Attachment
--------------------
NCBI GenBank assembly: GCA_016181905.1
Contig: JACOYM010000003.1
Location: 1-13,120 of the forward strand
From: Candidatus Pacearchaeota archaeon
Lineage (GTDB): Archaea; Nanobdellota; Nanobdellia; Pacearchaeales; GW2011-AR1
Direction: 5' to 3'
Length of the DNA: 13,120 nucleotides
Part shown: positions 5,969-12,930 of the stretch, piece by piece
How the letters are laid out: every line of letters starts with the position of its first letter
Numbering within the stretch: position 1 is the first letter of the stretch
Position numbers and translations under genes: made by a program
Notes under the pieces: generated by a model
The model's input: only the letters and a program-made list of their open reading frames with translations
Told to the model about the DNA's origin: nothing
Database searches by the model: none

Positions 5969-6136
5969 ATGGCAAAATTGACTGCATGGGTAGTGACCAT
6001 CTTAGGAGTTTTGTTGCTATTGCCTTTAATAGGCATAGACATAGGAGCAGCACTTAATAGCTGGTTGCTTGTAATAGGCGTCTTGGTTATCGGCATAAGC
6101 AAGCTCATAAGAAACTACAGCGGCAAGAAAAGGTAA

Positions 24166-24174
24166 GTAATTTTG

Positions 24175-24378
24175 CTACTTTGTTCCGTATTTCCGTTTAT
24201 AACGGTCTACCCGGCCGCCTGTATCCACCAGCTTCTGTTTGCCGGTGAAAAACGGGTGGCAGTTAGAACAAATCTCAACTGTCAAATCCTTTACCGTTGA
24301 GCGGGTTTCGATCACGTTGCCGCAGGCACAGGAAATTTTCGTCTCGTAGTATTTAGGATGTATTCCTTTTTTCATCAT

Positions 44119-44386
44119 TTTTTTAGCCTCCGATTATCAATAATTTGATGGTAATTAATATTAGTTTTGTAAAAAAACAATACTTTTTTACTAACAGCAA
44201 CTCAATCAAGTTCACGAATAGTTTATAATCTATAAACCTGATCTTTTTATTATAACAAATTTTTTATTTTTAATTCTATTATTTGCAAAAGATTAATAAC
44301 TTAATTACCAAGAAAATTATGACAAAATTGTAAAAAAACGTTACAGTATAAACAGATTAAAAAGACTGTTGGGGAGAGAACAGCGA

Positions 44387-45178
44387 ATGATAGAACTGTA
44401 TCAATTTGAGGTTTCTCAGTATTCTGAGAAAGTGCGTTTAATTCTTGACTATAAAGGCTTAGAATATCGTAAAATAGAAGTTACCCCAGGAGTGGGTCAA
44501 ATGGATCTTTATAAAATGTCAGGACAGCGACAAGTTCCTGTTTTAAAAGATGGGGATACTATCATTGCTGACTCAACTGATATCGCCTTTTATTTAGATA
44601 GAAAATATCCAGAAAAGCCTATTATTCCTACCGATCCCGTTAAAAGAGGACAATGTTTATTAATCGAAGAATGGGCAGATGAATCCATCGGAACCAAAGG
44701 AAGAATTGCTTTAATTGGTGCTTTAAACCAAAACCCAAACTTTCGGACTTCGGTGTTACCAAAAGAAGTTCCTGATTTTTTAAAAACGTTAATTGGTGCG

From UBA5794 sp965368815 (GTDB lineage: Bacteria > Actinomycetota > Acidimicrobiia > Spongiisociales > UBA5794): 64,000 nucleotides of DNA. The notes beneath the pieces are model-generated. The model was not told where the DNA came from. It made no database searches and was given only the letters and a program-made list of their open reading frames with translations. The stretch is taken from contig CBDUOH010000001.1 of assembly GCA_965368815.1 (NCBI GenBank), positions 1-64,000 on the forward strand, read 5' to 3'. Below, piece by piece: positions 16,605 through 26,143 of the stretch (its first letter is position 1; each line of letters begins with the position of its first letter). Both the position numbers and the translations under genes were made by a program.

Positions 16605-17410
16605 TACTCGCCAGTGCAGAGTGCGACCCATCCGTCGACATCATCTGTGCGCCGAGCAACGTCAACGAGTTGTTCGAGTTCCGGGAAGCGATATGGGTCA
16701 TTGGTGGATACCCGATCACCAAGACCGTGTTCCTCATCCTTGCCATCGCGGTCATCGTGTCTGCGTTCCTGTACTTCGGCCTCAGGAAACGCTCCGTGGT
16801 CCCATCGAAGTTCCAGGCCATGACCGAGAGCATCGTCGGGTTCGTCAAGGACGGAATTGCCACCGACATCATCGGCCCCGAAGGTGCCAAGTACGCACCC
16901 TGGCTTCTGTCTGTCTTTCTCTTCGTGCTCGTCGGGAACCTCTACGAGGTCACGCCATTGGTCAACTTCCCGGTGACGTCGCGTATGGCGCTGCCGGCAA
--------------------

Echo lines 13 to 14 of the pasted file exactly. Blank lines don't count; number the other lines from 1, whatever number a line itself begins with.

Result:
The model's input: only the letters and a program-made list of their open reading frames with translations
Told to the model about the DNA's origin: nothing